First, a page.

Want a peek inside the soul of your soil? Dig a little!

Joe Christner, Water Quality Technician

September 21, 2018

Where has the summer gone? For many farmers the corn silage harvest is almost complete and a few farmers are harvesting early corn and soybeans. Some gardens are still producing or may be finished depending on the produce grown. During harvest we can observe and measure the production from our fields and gardens. We are seeing the results of the work, management, and dollars that were invested in growing the crops and produce. It is the best time to evaluate what we got based on what we did or didn’t do.

There are many factors that can affect yield and production but soil health has a major role. Soil is the engine that drives farm production. How do you know if your soil is functioning at full potential? Yield monitors are a great tool to measure crop production but what about a tool to measure soil function? This is the tool.

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Why not throw one in the pickup or combine this fall and take a little time to evaluate your soil function as well as your yield? Dig in to your soil to discover what your soil can tell you about its production potential. Soil is a living system, and healthy soil should look, smell, and feel alive.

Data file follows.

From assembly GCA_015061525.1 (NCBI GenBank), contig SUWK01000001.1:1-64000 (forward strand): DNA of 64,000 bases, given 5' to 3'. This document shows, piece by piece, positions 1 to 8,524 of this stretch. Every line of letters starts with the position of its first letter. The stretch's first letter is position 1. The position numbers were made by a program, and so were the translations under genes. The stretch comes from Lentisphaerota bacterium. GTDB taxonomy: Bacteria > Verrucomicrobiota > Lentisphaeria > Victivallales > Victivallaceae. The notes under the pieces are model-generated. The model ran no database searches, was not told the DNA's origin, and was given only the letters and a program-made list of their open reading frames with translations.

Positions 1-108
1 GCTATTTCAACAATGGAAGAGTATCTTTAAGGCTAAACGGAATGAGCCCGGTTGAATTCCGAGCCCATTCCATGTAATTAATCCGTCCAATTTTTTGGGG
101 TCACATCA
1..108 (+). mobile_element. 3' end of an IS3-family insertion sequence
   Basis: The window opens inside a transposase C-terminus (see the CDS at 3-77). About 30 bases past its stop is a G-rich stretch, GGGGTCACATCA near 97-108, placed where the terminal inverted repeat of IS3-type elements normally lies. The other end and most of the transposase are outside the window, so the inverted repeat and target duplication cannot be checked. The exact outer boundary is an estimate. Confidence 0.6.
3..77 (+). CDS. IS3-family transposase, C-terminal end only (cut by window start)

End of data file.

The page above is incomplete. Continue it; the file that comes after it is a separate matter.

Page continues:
Healthy productive soil is darker in color, crumbly, and porous. It is home to worms and other organisms that squirm, creep, or crawl. The soil structure should look like cottage cheese and fall apart. Highly productive soil will be fill of roots going straight down. It will have a sweet, earthy smell. Dead, unproductive soil has a sour, metallic odor. Unhealthy, poorly functioning soil appears lighter in color, is compacted or has poor structure, and contains limited roots and living things.

Understanding how healthy soils look smell, and feel are the first steps toward achieving highly functioning soils that are the engine for healthy plants and increased profits. The next step is to implement a soil health management system. Contact Holmes SWCD at 330-674-2811 to learn more about a plan to improve soil function.

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Joe Christner, Water Quality Technician

Joe Christner came to Holmes SWCD in 2001 with experience and knowledge drawn from 20-plus years of dairy farming. He grew up on a small farm near New Bedford, Ohio. His background interest and involvement in agriculture from the time he was a young man give him an empathy and understanding of the needs and concerns of today’s farmers. Joe can assist you with conservation plans for your farming operation, including nutrient management planning and record keeping. Water quality, soil health, and conserving the resources needed for the next generation and beyond is very important to Joe.
Contact Joe at 330-674-2811 or jchristner@co.holmes.oh.us